June 12, 2002 
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'A film is a social art, not a solitary one'
A tete-a-tete with director Shyam Benegal

Recently, a brief reception was held at the Emory University, Atlanta, for renowned filmmaker Shyam Benegal. He was in the city for the screening of his film Mammo.

The event was attended by the director of film studies David Cook, the director of Asian studies programme Joyce Flueckiger and distinguished visiting professor and former US Ambassador to Sri Lanka Marion Creekmore, Jr.

Ashok Narayan caught up with Shyam Benegal before the screening of the film:

How does it feel, being honoured away from one's country?

It is always marvellous when people appreciate your work, wherever they are --- in your own country or abroad. It shows you have managed to get across to them with what you have to say in the film. That makes it all worthwhile.

Some of your earlier films like Trikaal, Junoon and Nishant were fiery. Many feel that your foray into relatively commercial subjects such as Zubeidaa has diminished your cinematic excellence. Your comment.

There is a commercial aspect to every film. Making a film for yourself is too expensive a hobby. A film is a social art, not a solitary one.

Shyam Benegal [fourth from left] You want people to see the film and convey what you have to say. Indian society and the changes taking place in it interest me. I want to catalyse these changes. That has always been my endeavour.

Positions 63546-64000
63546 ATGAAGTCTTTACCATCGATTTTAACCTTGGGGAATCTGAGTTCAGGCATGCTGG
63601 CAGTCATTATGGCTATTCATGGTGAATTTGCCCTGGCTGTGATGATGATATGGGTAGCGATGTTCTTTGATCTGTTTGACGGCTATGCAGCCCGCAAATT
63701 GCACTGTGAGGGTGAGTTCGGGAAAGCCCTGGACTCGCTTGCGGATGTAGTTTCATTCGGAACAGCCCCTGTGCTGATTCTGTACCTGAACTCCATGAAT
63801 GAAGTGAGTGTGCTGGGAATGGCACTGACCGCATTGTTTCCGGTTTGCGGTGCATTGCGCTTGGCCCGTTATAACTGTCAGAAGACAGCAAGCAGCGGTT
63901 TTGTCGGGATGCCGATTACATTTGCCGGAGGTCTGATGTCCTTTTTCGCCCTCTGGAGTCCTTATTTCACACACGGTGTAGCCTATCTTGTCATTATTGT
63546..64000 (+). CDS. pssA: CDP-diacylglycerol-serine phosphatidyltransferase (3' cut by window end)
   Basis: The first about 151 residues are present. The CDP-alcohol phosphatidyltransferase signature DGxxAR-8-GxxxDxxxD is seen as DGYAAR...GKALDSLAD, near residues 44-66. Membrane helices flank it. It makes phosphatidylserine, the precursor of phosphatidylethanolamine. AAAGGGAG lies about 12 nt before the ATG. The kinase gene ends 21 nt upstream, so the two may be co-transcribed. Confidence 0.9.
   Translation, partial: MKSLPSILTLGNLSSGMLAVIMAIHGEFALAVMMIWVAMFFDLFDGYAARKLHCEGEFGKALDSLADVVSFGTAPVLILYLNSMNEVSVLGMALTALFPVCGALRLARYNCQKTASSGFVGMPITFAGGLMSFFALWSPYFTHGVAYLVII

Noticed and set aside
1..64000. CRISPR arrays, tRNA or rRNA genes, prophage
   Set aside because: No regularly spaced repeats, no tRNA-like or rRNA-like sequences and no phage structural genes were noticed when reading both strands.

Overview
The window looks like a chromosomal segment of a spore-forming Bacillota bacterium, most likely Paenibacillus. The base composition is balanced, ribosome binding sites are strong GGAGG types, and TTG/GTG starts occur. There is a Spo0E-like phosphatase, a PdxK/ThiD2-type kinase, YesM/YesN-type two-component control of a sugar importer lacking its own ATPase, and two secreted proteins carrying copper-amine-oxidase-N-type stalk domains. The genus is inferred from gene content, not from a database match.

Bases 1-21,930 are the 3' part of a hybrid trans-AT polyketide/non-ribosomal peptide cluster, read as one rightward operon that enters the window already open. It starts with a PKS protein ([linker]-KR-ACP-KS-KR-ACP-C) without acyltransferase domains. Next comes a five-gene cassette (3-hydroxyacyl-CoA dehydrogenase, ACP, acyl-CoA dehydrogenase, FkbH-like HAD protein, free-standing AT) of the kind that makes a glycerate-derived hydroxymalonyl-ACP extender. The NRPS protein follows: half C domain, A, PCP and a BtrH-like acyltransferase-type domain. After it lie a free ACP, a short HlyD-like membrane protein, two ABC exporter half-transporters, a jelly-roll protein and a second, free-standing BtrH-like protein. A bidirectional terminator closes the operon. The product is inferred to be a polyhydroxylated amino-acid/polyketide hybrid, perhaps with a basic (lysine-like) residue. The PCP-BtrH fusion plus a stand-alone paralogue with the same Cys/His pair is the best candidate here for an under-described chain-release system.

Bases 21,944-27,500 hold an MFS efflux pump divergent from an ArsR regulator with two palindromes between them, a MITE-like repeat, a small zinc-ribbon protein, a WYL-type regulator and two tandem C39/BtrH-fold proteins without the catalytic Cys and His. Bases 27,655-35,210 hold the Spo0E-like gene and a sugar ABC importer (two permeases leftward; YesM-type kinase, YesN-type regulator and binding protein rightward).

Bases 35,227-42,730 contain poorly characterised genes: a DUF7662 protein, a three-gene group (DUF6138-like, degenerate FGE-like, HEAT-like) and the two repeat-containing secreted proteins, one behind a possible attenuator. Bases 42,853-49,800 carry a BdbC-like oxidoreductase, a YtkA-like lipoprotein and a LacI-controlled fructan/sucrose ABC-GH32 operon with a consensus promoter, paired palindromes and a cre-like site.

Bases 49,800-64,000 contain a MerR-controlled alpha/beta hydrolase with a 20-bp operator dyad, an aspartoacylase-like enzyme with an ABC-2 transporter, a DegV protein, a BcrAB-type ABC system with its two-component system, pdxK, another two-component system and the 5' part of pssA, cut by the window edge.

Also, I hope to keep alive a dialogue with ourselves. While the primary aim of a film is to entertain, they must make people think.

You have used the Beethoven's Fifth Symphony in Mammo...

Modernity and the sense of being part of the old world is becoming a part of the Indian experience. And I have tried to illustrate that through the young boy in the film who goes to school, reads Kahlil Gibran, listens to Beethoven and watches Charlie Chaplin.

My films are influenced by history, contemporary issues and even romance. But all of them fit in this picture somewhere along the way.

What do you think of this recent Hollywoodisation of Hindi films, with slick projects like, say, Ram Gopal Varma's Company?

Shyam Benegal [left] This is a worldwide phenomenon. Cinema is driven by technology. Of course, if you rely entirely on technology, you might lose out on values that concern you. And you will end up creating spectacles or sensations that people are willing to look at only because of its magical quality.

Company is an interesting example because it tells you about the seamier side of urban life.

Tell us about your future projects.

I am doing a film on Indian freedom fighter Subhash Chandra Bose. That is a big project. It is a biographical film dealing largely with the last five years of his life.

Will you address the controversy that surrounded his life as well as the way he died?

I will address things that appeared to be controversial but which actually were not. Bose was clear in what he was doing. I want to put him in the right perspective politically as well as historically because I do not think he has been given the rightful place in Indian history.


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